Protect Future Crops From Weeds During Fallow Period

Clint Thompson Florida, Pests, Top Posts

Figure 2. Nutsedge weeds in a bell pepper bed are identified by machine vision for smart spraying of herbicide.

By Clint Thompson

It is the fallow period for much of Florida’s vegetable and specialty crop producers. It is the time every season between June and August when it is too hot to produce any crops.

But that doesn’t mean producers aren’t preparing for the upcoming fall season. The fallow times of the year allow growers to protect their future crops against current weed pests. Whether it’s the use of cover crops, cultivation, or broad-spectrum herbicides, weed management is key, says Peter Dittmar, University of Florida/IFAS Extension weed scientist.

“A herbicide never gives you 100% control of a weed. If we can get part of the control from a herbicide, part of the control from cultivation, part of the control from a cover crop, maybe the combination of everything can get us 100%,” Dittmar said.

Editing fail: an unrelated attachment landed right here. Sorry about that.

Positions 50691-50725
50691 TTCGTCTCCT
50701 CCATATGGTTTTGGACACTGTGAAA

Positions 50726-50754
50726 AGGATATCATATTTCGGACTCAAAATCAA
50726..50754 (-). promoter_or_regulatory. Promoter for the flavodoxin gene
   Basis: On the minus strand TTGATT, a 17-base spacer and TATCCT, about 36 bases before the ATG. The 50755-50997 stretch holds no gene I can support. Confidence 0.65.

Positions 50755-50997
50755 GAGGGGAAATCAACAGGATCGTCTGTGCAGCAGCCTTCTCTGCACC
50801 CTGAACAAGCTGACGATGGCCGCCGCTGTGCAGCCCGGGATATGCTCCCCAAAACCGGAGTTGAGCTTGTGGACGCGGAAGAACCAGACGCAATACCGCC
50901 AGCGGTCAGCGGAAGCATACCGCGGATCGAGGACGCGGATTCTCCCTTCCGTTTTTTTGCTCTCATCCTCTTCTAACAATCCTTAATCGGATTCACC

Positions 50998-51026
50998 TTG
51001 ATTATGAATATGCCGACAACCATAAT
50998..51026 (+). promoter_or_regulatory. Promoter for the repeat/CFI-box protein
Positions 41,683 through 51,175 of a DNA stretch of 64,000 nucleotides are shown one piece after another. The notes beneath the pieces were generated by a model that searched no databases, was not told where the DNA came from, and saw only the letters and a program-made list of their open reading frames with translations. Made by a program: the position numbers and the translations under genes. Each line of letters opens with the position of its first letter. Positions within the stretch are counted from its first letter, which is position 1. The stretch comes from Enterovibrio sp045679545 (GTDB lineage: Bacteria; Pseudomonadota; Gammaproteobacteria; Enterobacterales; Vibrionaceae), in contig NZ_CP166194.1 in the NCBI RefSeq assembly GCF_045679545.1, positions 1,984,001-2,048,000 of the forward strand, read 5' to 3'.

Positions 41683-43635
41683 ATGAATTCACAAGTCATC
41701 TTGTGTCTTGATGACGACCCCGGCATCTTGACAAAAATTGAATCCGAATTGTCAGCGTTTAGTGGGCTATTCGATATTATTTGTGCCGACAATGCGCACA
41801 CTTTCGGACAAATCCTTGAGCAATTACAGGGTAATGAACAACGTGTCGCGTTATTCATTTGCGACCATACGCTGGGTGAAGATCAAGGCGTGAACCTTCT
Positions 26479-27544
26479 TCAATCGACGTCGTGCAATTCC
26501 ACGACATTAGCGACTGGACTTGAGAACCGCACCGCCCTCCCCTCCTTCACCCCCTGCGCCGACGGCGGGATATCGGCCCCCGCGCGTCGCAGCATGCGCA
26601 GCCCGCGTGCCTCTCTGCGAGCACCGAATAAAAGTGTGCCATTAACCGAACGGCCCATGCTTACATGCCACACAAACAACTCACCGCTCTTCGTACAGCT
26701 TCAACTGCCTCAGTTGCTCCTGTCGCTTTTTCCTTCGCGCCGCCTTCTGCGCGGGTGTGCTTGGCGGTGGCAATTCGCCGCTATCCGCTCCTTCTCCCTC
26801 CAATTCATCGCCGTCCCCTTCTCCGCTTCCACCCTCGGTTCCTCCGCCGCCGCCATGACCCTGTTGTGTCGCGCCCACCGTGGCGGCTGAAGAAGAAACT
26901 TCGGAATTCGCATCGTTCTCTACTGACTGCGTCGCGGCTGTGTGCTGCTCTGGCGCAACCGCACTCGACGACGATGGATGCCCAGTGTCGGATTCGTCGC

“It’s also one of those things that if something fails, you’ve got a backup. If you spray a herbicide and we get a heavy rain event, that herbicide may not work. But at least your populations may not be very high, because you had that cover crop during the summer to reduce the population.”

Weed control is an important part of any producer’s integrated pest management system. Weeds like nutsedge, ragweed and pigweed compete for essential nutrients and water that crops need to grow. Weeds can also serve as a host for nematodes or other fungi and other diseases.